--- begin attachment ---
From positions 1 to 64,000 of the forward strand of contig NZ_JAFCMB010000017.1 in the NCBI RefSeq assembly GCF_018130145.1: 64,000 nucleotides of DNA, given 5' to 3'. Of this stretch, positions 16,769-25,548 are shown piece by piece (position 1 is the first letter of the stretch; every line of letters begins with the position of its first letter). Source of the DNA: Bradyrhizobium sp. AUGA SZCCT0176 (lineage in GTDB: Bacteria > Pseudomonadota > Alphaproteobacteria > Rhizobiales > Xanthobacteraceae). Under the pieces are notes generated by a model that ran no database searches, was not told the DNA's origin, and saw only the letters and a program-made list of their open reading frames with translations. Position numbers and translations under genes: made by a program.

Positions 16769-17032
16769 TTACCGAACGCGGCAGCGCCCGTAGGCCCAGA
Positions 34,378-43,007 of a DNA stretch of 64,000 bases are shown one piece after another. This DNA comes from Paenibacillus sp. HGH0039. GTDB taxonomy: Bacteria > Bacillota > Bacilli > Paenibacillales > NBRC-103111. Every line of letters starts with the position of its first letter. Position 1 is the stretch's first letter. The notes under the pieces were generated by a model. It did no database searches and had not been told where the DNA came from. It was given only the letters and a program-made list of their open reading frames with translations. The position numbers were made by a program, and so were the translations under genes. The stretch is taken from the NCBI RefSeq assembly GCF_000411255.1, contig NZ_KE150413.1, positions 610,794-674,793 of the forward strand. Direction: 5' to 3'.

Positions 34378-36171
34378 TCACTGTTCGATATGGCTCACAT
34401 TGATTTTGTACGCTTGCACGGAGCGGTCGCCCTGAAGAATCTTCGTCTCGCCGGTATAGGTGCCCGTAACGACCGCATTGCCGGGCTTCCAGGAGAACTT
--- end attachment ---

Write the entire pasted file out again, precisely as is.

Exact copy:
From positions 1 to 64,000 of the forward strand of contig NZ_JAFCMB010000017.1 in the NCBI RefSeq assembly GCF_018130145.1: 64,000 nucleotides of DNA, given 5' to 3'. Of this stretch, positions 16,769-25,548 are shown piece by piece (position 1 is the first letter of the stretch; every line of letters begins with the position of its first letter). Source of the DNA: Bradyrhizobium sp. AUGA SZCCT0176 (lineage in GTDB: Bacteria > Pseudomonadota > Alphaproteobacteria > Rhizobiales > Xanthobacteraceae). Under the pieces are notes generated by a model that ran no database searches, was not told the DNA's origin, and saw only the letters and a program-made list of their open reading frames with translations. Position numbers and translations under genes: made by a program.

Positions 16769-17032
16769 TTACCGAACGCGGCAGCGCCCGTAGGCCCAGA
Positions 34,378-43,007 of a DNA stretch of 64,000 bases are shown one piece after another. This DNA comes from Paenibacillus sp. HGH0039. GTDB taxonomy: Bacteria > Bacillota > Bacilli > Paenibacillales > NBRC-103111. Every line of letters starts with the position of its first letter. Position 1 is the stretch's first letter. The notes under the pieces were generated by a model. It did no database searches and had not been told where the DNA came from. It was given only the letters and a program-made list of their open reading frames with translations. The position numbers were made by a program, and so were the translations under genes. The stretch is taken from the NCBI RefSeq assembly GCF_000411255.1, contig NZ_KE150413.1, positions 610,794-674,793 of the forward strand. Direction: 5' to 3'.

Positions 34378-36171
34378 TCACTGTTCGATATGGCTCACAT
34401 TGATTTTGTACGCTTGCACGGAGCGGTCGCCCTGAAGAATCTTCGTCTCGCCGGTATAGGTGCCCGTAACGACCGCATTGCCGGGCTTCCAGGAGAACTT